Securing the Internet of Things
Once a device has been correctly instantiated we can then periodically HASH the device memory to provide levels of confidence that the device is operating within tolerance.
Unfortunately things change. We are all human, and as such errata are a real world component of every system we create.
The IoT is no different from this, and as such we should always design IoT devices in such a way as to enable remote updates of software, to ensure the next Heartbleed bug doesn’t require us to throw away devices or leave applications at risk of compromise within our homes and industry.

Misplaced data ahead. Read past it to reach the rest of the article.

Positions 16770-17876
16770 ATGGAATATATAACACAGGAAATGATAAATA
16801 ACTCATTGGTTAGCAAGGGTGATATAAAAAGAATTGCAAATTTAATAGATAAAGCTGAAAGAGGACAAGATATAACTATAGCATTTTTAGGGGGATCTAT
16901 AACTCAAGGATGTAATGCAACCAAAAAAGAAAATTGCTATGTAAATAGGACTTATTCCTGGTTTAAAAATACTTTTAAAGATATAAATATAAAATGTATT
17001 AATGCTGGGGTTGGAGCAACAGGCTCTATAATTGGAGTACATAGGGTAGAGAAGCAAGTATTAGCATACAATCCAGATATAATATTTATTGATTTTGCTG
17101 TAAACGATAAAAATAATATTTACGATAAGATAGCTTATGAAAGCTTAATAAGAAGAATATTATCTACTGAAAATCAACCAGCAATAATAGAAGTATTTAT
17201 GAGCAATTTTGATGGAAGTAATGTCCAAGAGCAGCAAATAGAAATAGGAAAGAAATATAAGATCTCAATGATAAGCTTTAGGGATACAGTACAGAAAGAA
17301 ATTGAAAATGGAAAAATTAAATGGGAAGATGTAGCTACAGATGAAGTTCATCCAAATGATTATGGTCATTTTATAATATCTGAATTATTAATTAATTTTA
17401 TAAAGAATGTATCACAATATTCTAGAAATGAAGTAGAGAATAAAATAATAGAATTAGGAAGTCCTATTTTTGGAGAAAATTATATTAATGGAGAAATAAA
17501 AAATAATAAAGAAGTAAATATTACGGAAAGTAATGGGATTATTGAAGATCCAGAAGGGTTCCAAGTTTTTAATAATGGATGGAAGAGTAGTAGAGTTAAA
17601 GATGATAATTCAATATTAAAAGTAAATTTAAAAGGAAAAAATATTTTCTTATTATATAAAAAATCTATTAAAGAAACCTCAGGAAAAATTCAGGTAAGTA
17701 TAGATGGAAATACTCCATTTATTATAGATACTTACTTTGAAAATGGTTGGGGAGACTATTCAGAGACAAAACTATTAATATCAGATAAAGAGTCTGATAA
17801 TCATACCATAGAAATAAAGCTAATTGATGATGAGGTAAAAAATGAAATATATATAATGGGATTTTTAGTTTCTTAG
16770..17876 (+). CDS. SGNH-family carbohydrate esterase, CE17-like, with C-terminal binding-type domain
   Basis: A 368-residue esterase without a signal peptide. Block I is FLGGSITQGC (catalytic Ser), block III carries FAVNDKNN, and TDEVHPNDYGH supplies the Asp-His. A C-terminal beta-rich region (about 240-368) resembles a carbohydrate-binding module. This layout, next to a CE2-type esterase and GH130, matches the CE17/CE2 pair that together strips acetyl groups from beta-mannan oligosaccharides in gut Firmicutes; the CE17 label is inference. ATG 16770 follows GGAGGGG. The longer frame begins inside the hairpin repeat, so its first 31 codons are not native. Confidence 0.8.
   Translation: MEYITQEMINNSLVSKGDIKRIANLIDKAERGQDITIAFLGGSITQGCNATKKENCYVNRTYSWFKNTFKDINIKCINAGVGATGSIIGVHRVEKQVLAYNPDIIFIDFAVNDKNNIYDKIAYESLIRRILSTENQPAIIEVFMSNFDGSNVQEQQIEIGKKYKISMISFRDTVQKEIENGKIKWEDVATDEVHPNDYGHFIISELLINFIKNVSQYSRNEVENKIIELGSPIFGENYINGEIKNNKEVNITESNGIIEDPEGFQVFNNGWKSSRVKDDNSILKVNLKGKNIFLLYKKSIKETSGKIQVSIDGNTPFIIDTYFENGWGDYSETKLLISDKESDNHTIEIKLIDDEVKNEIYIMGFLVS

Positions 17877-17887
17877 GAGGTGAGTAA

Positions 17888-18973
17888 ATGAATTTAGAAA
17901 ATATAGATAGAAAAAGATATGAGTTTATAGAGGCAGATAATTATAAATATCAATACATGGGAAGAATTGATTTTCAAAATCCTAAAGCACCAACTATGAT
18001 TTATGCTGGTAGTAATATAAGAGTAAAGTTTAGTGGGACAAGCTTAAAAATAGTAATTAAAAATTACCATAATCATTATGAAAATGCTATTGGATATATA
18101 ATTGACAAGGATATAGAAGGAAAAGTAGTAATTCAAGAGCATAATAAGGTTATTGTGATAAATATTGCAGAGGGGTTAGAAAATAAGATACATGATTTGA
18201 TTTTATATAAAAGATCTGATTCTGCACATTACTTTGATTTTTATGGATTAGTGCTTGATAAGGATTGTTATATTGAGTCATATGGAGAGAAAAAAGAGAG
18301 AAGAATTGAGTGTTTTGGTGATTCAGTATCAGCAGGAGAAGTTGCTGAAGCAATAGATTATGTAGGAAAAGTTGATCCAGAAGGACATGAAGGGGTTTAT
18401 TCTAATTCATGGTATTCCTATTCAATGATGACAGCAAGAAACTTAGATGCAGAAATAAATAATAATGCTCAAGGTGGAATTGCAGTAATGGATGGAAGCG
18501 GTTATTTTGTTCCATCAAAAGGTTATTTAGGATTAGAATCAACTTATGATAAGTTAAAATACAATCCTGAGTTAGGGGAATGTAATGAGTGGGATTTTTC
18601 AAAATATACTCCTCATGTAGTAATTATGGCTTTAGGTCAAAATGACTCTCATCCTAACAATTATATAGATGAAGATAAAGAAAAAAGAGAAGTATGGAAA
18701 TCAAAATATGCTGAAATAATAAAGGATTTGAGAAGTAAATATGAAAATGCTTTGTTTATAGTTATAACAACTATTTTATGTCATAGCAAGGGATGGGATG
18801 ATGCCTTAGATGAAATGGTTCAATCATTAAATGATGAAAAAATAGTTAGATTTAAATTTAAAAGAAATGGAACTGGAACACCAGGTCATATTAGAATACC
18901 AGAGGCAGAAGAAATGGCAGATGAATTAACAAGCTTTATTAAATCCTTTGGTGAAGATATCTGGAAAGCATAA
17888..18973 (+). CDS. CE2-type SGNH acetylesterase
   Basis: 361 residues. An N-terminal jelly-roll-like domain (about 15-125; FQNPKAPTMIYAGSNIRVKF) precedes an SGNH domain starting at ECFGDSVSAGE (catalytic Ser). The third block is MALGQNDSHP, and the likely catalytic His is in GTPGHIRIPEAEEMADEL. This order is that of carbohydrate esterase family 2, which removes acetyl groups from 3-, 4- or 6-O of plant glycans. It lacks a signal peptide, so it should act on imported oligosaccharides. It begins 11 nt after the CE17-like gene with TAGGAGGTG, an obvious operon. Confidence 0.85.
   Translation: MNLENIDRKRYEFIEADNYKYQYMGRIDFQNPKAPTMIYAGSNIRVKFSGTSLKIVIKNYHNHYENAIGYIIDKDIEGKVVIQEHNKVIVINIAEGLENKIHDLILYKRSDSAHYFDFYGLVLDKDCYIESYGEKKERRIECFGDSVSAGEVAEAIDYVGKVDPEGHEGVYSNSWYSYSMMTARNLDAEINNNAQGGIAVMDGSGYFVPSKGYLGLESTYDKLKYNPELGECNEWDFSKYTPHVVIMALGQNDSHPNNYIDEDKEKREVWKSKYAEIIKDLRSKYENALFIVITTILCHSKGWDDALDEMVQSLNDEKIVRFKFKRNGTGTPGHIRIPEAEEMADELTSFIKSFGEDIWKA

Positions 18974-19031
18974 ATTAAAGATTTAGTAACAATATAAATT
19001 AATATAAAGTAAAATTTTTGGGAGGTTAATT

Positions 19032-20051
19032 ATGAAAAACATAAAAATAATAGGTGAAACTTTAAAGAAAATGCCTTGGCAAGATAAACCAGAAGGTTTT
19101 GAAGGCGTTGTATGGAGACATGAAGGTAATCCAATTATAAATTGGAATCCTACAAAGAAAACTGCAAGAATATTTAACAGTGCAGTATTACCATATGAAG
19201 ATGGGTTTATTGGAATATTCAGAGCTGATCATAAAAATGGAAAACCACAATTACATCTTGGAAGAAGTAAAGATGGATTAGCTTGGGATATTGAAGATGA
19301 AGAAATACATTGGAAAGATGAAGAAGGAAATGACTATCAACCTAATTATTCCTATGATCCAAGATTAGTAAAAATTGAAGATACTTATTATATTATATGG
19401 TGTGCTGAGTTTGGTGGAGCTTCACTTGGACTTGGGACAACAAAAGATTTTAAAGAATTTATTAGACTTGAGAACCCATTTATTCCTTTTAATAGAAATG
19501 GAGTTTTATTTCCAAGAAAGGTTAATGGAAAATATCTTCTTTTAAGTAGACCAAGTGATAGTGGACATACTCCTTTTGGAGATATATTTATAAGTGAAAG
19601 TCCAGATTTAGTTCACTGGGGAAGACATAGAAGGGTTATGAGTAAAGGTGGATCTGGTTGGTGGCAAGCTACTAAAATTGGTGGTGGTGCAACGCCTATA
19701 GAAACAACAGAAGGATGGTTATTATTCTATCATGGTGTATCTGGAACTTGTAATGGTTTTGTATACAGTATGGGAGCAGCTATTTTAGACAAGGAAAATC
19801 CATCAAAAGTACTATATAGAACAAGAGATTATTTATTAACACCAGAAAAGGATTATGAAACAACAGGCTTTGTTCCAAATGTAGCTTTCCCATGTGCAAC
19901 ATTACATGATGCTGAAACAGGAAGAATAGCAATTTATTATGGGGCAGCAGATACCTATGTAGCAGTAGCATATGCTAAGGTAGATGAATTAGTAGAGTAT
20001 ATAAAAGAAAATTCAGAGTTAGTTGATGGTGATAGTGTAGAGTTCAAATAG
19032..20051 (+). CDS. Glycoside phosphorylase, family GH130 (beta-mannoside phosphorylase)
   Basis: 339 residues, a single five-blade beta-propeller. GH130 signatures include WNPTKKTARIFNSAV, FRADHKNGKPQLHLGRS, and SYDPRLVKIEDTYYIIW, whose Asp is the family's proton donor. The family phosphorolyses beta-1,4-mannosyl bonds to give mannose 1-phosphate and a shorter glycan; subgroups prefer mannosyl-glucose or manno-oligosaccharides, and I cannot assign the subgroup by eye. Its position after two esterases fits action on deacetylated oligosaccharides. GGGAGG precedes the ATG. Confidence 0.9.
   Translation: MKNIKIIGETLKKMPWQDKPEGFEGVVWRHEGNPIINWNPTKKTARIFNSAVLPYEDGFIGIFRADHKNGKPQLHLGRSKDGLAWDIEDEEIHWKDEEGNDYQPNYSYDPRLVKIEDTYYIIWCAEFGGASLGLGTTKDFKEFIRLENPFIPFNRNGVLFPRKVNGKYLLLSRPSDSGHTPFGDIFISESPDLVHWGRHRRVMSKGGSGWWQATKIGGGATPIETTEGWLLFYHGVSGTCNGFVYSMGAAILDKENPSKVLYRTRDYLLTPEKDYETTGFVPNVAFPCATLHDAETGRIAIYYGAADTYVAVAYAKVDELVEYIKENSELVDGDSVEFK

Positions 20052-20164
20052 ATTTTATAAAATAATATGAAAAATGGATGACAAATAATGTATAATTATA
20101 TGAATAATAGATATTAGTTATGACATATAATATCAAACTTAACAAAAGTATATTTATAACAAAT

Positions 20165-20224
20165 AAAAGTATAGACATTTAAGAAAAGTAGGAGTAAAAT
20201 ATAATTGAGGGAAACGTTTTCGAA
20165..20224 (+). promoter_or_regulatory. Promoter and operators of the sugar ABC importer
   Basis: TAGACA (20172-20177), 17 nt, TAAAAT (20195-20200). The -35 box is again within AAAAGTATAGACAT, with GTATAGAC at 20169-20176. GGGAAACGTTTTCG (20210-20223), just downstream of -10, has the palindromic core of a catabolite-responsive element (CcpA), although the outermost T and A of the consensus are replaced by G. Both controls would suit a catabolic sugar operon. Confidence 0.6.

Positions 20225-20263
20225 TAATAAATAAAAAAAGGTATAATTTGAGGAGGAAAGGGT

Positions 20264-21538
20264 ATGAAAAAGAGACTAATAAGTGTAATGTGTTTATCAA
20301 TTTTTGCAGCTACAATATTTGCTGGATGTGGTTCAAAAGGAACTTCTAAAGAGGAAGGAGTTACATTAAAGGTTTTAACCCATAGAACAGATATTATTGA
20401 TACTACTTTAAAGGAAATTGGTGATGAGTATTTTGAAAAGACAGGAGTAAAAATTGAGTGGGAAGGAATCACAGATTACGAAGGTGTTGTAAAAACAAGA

The challenge with remote updates is that these mechanisms instantly become the honeypot for aggressive attacks, as these enable the injection of new code into devices. Again these issues are well known in many industries and we have to leverage this knowledge across to ensure that all updates are aggressively protected using cryptographic identifiers linked to the specific keys, signatures or certificates within the devices.
The fundamentals of security for the IoT are not new, however we must be far more aggressive in applying the best practices developed in the automotive, industrial, and mobile applications to the nascent IoT domain. The IoT Security Foundation, in partnership with many leading companies is leading the charge in supporting best practice and creating a Secure Internet of Things.